New Food Pyramid Supports Seniors’ Nutrition
February 14, 2008—To address the special nutritional needs of older adults, the US Department of Agriculture (USDA) has now created a graphic representation of an age-modified food pyramid, which highlights the importance of some easy-to-miss nutrients.
The USDA issued a revised Food Guide Pyramid in 2005—the “MyPyramid”—which is customizable through an Internet-based program that takes a person’s body size, gender, and physical activity level into account. While the Internet program has helped many people identify and reach their dietary goals, it hasn’t been as effective for the less computer-savvy 70-and-over crowd.
“The greater than 70-year-old group can be vulnerable to compromised nutritional status,” says Alice Lichtenstein, nutrition expert at Tufts University and codeveloper of the new MyPyramid graphic published in the Journal of Nutrition.
The Modified MyPyramid for Older Adults graphic helps seniors better understand their complex nutritional needs by highlighting several “potential shortfall nutrients” for people over 70. A flag at the top of the pyramid emphasizes that extra calcium, vitamin D, and vitamin B12 might be needed.
Nutrients needed in a senior diet
• Calcium: Low-fat dairy and fortified foods are emphasized as rich sources of this bone-healthy nutrient.
• Vitamin D: Most elderly people don’t get enough of the sunshine vitamin. The skin’s ability to convert vitamin D to its active form diminishes with age, and many seniors shun the sun for fear of skin damage. Older people can increase their vitamin D intake by eating fortified foods; some people may also need to take a vitamin D supplement to ensure adequate intake.
• Vitamin E, vitamin K, and potassium: To help decrease the risk of high blood pressure, stroke, cardiovascular disease, and diabetes, the pyramid emphasizes eating a variety of deeply colored fruits and vegetables such as carrots, spinach, and peppers—which are good sources of potassium and vitamins E and K, as well as other protective nutrients. Icons depict bags of frozen veggies that make preparing and storing these foods easier for older people. Canola and soybean oils are also pictured as rich sources of vitamin E and K; saturated and trans fats are discouraged.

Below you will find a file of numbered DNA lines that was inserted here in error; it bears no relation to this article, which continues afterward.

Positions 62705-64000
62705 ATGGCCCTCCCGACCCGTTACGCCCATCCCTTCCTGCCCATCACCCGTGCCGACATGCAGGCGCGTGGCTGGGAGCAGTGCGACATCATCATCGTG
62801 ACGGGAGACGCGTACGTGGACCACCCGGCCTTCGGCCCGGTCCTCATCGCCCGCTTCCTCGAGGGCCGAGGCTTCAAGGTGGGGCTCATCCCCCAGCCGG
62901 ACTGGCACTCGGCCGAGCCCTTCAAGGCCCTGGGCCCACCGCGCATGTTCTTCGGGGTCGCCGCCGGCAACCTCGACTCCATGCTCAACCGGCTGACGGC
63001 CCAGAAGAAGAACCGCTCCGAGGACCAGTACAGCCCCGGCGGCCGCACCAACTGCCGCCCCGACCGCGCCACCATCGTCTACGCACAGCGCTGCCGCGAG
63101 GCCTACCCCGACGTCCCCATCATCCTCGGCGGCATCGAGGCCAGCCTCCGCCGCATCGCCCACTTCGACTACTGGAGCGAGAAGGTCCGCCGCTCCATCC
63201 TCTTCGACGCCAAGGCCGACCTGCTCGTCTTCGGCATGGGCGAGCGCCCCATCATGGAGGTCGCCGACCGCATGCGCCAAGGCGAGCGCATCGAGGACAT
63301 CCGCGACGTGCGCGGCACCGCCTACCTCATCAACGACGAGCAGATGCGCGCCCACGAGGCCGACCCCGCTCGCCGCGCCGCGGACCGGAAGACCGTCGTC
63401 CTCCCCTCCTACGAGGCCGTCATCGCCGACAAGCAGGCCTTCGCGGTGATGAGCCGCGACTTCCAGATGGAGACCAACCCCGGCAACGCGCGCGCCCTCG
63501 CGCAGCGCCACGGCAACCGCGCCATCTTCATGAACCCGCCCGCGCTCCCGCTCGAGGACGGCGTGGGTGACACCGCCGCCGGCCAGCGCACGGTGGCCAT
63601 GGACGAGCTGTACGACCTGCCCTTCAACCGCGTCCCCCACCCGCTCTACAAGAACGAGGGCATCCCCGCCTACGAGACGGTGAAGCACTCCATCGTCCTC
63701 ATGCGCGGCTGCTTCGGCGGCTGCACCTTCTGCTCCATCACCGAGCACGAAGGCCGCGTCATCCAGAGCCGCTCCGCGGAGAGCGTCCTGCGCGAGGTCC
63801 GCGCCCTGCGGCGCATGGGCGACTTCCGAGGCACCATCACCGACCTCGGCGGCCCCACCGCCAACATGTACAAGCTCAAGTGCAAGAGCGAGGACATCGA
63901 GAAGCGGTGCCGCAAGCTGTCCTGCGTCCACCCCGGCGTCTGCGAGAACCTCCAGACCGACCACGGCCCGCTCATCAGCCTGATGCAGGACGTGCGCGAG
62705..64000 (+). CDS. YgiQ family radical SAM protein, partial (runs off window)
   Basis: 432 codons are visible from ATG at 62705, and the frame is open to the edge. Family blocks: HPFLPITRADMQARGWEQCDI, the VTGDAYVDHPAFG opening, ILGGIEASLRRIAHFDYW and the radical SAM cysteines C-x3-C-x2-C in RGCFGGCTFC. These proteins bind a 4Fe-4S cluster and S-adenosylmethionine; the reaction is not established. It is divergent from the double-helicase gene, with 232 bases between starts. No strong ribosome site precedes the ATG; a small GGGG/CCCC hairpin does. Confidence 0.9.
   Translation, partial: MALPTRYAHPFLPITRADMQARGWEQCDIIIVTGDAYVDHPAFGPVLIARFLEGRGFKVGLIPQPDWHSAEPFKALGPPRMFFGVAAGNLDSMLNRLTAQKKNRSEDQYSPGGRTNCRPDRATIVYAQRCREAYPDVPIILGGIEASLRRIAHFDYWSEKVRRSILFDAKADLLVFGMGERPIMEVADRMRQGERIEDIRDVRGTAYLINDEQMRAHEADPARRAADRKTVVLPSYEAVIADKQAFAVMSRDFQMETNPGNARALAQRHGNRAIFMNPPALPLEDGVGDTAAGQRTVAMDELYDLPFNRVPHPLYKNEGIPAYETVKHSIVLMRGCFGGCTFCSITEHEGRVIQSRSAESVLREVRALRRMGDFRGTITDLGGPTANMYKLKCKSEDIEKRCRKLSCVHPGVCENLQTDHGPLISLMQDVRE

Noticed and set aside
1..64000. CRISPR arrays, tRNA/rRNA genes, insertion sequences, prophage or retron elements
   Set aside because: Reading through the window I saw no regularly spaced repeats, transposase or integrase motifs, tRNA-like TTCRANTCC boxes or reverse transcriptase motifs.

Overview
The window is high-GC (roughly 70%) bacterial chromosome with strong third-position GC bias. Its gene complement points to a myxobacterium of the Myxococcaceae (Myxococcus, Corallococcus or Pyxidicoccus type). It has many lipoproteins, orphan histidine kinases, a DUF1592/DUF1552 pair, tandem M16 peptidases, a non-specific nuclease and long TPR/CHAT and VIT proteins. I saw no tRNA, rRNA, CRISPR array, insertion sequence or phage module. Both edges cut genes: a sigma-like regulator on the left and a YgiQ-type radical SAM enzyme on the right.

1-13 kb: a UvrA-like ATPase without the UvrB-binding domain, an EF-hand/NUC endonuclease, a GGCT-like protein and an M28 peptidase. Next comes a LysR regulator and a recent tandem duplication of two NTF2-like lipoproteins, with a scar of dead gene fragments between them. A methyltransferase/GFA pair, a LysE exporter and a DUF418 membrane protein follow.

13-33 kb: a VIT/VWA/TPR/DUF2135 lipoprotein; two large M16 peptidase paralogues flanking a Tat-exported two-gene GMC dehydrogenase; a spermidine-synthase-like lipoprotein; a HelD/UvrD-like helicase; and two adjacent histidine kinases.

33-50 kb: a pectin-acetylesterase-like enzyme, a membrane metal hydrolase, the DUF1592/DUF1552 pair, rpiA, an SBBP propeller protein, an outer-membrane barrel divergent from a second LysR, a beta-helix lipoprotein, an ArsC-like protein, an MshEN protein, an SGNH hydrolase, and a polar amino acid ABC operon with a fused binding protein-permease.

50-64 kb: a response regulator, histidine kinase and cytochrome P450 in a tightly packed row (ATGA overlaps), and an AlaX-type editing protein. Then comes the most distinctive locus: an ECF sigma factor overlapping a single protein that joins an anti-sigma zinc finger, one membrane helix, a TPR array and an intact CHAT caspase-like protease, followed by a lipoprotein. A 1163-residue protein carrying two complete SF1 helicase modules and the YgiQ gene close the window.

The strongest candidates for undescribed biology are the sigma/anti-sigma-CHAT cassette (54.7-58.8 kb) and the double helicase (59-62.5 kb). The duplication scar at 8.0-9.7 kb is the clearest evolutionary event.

• Fiber: Foods that are high in fiber also tend to be more nutrient-rich. The pyramid shows legumes, whole grains, and fruits and vegetables as great fiber sources.
• Vitamin B12: Vitamin B12 deficiency becomes more common with increasing age, as many people lose the capacity to produce stomach acid, which is necessary for its absorption. It might be wise to take a B12 supplement or talk with your doctor to determine if B12 injections would be beneficial.
• Fluids: The “thirsty cues” also diminish with advancing age, leaving seniors vulnerable to dehydration. As a reminder to stay hydrated, the pyramid shows a row of water glasses. A good rule of thumb is to drink eight 8-ounce glasses of water per day.
The Modified MyPyramid for Older Adults also emphasizes the importance of staying physically active in later years.
It is important to consider that while many nutrients might be lacking in a senior diet, others could be too plentiful. With fortification of foods and widespread use of multivitamin preparations, some seniors may get too much folic acid, which can mask the laboratory diagnosis of vitamin B12 deficiency, potentially leading to neurological damage. “It is preferable to get essential nutrients from food rather than supplements,” Lichtenstein says; this can decrease the risk of overdoing certain nutrients.
“On the other hand, elderly people with low stomach acid may need to take a vitamin B12 supplement,” said Alan R. Gaby, MD, chief science editor for Healthnotes. “Food-derived vitamin B12 is poorly absorbed by people with low stomach acid, whereas vitamin B12 in supplement form is well absorbed.”
Since many seniors take medications that may be impacted—positively or negatively—by adding supplements to the mix, seniors should look for a healthcare practitioner knowledgeable in nutritional medicine to help them be aware of potential nutrient and drug interactions and make appropriate recommendations for nutrient supplementation.
(J Nutr 2008;138:5–11)
Kimberly Beauchamp, ND, earned her bachelor’s degree from the University of Rhode Island and her Doctorate of Naturopathic Medicine from Bastyr University in Kenmore, WA. She cofounded South County Naturopaths in Wakefield, RI. Dr. Beauchamp practices as a birth doula and lectures on topics including whole-foods nutrition, detoxification, and women’s health.
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